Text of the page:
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TUZLA, Bosnia and Herzegovina — Peacekeepers arrested a Bosnian war hero for alleged war crimes that, if true, would have occurred almost eight years ago.

The soldier, who fought against Serb forces in the Bosnian war from 1992-95 was arrested Thursday night in his Tuzla home.

Acting on a sealed indictment from the International Criminal Tribunal for the Former Yugoslavia, peacekeepers nabbed Naser Oric, 36, the wartime commander of Bosnian Muslim troops in eastern Bosnia.

Oric was charged by The Hague with a number of war crimes: murder, cruel treatment, wanton destruction and plunder not justified by military necessity, according to the indictment, which is on the tribunal’s Web site. The sealed indictment brought against him March 28 was made public with his arrest.

The former police officer failed to stop his Bosnian Muslim troops from pillaging Serb homes and killing Serb civilians, according to the indictment. As the commander of forces in eastern Bosnia in Srebrenica, Bratunac, Zvornik and Vlasenica, he ordered, and in some cases participated in, the criminal activity, according to the indictment.

Oric is accused of detaining Serbs who were then beaten with wooden sticks, poles, steel pipes or baseball bats, in some cases to death. Kicking Serbs and pulling their teeth with rusty pliers were mentioned as well.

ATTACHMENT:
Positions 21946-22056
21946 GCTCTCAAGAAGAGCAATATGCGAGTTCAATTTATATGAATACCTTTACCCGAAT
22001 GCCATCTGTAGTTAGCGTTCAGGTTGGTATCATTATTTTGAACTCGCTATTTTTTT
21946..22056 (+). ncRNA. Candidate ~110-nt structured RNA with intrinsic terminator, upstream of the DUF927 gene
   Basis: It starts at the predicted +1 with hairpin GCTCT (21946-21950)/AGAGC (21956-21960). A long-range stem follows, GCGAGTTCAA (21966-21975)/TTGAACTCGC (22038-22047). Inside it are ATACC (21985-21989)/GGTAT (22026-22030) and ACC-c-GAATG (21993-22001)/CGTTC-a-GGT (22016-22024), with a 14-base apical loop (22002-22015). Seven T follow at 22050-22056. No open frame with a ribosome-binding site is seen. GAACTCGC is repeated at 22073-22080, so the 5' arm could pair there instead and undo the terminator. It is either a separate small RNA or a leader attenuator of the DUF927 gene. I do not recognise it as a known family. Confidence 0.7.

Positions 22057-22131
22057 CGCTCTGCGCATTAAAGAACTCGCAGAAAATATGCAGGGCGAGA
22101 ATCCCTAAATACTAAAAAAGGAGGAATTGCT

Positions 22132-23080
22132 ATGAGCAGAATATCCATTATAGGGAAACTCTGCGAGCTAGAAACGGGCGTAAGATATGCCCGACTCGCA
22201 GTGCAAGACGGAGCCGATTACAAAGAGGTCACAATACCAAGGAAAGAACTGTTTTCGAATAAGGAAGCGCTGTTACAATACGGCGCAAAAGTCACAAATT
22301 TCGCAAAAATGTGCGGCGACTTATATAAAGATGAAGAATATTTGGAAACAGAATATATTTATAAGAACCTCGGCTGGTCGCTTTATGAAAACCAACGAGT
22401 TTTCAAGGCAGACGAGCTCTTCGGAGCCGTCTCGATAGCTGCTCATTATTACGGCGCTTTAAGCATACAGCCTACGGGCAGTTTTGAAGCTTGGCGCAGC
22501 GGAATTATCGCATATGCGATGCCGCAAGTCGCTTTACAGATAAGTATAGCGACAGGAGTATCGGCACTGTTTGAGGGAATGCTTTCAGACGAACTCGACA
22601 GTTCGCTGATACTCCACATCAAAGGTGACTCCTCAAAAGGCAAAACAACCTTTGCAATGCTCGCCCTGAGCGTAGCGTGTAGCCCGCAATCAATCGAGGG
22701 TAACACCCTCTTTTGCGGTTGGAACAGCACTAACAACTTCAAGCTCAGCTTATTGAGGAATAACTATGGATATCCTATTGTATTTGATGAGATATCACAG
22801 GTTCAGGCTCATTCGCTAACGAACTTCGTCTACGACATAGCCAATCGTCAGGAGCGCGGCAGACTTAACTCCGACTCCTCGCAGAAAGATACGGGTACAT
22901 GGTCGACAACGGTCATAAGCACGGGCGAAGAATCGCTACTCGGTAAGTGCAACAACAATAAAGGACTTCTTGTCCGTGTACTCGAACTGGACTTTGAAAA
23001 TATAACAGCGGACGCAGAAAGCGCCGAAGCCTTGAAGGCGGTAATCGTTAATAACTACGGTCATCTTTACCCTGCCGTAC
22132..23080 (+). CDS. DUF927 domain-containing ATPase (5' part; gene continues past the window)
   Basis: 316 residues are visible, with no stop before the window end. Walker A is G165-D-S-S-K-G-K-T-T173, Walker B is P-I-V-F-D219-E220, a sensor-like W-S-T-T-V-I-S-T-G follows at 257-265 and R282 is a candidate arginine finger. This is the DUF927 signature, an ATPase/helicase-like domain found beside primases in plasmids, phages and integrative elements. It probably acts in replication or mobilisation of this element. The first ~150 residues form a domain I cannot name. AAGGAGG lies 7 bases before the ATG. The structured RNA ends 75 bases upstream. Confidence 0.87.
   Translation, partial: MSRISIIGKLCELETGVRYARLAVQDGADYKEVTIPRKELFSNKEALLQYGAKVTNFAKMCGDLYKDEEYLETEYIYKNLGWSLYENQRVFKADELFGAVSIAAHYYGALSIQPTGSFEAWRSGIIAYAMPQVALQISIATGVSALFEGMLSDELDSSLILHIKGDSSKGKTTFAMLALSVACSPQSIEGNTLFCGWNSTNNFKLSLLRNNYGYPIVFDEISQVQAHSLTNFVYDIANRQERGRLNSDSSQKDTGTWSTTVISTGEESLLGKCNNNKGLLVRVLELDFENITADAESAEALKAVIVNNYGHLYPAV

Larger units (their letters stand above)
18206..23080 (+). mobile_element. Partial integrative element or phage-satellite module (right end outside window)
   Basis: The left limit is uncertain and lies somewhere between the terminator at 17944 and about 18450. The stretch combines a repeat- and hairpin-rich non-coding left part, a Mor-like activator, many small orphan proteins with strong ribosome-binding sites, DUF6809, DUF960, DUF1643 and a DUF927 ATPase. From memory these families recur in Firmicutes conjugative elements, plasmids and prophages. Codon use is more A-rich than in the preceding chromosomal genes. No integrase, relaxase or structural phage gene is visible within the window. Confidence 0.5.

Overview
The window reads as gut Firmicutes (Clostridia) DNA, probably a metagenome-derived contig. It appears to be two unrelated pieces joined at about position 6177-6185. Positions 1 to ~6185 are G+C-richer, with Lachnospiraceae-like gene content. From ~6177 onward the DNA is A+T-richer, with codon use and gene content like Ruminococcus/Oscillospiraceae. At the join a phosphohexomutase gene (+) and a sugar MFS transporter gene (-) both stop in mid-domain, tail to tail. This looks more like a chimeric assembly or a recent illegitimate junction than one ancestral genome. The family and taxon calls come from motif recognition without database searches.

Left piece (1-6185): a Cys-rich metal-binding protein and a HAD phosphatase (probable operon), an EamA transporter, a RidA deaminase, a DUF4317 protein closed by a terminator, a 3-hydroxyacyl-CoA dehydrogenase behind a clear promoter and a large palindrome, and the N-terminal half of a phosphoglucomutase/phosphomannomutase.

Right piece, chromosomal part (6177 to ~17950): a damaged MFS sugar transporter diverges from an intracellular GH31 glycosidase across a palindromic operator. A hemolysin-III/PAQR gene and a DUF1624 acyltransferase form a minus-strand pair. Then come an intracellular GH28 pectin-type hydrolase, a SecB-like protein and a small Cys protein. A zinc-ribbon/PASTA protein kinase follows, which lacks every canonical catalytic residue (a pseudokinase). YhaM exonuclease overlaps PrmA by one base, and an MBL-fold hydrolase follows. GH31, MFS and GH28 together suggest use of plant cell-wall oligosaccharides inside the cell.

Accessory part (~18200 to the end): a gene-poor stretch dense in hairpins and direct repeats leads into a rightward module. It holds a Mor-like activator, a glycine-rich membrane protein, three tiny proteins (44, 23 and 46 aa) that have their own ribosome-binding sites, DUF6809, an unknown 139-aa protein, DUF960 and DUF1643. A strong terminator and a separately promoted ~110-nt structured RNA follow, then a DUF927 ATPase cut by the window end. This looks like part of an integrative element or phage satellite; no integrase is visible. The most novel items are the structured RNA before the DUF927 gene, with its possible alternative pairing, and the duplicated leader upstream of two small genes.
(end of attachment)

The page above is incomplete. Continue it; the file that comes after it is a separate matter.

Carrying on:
Oric was arrested without incident, Stabilization Forces said in a news release. Two helicopters could be seen hovering above Oric’s neighborhood during the arrest.

Just before the fall of Srebrenica into Serb hands on July 11, 1995 — when more than 7,500 civilian Muslim men and boys were killed — Oric was pulled out of Srebrenica and brought to Tuzla.

For his war successes, he was awarded the “Golden Lily,” the top military honor given by the Bosnian Army during the war.

Oric has lived in Tuzla with his family since 1995.

He was transferred to The Hague on Friday morning, and is expected to appear before the court next week.

The Women of Srebrenica, an organization that still presses for the arrest of Ratko Mladic and Radovan Karadzic, the top Serb wartime military and civilian leaders who remain at large, condemned the arrest and blocked Tuzla streets for hours on Friday.

They insisted Oric was only defending the Muslims against the ethnic cleansing efforts of the Serb forces.

“This action is another step in NATO’s drive to detain the remaining war crime indictees,” said George Robertson, NATO secretary-general, during his visit to Sarajevo on Thursday and Friday. “Each fugitive sent to The Hague makes it easier to build a lasting peace in the Balkans.”

Of all the tribunal war crimes, indictments most are against Bosnian Serbs, and some against Bosnian Croats. Bosnian Muslims make up the smallest number.

— The Associated Press contributed to this report.

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